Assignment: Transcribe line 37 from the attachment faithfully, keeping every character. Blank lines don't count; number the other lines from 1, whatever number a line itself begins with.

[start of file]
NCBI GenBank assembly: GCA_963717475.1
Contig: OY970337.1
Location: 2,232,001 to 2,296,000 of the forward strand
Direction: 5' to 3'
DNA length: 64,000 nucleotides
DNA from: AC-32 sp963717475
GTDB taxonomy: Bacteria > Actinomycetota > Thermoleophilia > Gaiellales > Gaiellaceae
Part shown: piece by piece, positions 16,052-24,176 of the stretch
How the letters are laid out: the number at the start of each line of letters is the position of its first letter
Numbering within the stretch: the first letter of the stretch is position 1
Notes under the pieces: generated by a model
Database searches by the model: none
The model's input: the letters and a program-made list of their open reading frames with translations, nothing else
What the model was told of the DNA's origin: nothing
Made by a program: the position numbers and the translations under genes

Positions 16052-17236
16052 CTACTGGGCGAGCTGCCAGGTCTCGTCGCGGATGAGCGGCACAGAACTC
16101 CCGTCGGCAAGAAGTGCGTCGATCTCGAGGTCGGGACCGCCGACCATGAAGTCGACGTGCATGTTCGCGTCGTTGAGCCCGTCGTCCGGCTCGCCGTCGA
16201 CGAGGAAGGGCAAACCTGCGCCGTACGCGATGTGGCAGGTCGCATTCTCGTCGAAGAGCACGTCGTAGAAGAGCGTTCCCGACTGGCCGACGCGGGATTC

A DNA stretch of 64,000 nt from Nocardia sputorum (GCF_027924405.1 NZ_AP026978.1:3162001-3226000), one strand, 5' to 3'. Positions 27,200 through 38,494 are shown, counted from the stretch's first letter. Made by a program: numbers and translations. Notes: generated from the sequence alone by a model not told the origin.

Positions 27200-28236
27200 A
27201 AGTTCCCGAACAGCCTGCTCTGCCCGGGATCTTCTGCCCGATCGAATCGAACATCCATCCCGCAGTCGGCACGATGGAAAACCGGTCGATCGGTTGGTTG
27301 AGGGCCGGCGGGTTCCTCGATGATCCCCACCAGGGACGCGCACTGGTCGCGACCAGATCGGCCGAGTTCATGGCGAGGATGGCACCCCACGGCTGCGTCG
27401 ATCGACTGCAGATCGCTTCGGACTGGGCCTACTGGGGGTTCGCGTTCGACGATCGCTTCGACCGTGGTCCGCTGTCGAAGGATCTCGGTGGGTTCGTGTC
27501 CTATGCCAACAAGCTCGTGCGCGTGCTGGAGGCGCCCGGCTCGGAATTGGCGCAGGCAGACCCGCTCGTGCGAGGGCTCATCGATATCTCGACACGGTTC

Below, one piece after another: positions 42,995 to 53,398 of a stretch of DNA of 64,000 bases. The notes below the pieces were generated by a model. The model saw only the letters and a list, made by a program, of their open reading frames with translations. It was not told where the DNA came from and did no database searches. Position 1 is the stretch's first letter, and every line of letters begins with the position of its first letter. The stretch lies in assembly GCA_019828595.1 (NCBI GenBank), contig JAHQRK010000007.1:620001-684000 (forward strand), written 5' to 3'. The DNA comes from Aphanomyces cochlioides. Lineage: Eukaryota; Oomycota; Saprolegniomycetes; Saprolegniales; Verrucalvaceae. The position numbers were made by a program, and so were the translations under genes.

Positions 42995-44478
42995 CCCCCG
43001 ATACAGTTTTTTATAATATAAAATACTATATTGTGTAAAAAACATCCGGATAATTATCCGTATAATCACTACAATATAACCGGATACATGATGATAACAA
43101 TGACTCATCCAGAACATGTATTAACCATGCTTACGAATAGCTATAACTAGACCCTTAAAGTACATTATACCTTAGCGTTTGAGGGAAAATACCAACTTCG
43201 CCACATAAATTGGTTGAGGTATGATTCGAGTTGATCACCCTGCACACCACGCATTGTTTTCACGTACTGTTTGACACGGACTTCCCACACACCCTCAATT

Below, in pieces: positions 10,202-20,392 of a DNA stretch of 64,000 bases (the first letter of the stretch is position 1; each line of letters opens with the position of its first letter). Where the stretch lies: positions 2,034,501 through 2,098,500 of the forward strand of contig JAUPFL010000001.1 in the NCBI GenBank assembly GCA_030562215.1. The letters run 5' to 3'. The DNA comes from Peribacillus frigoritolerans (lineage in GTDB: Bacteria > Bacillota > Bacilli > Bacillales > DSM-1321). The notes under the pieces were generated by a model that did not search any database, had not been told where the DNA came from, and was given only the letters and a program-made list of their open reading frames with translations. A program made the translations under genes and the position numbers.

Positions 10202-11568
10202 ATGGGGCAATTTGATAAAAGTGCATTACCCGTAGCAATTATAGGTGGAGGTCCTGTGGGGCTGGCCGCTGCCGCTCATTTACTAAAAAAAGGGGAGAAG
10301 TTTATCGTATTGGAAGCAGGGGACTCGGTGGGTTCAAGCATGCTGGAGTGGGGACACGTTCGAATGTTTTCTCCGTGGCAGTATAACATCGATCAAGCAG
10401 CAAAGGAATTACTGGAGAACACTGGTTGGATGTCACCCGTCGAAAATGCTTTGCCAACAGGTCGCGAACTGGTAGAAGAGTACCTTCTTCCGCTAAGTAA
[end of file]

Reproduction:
10401 CAAAGGAATTACTGGAGAACACTGGTTGGATGTCACCCGTCGAAAATGCTTTGCCAACAGGTCGCGAACTGGTAGAAGAGTACCTTCTTCCGCTAAGTAA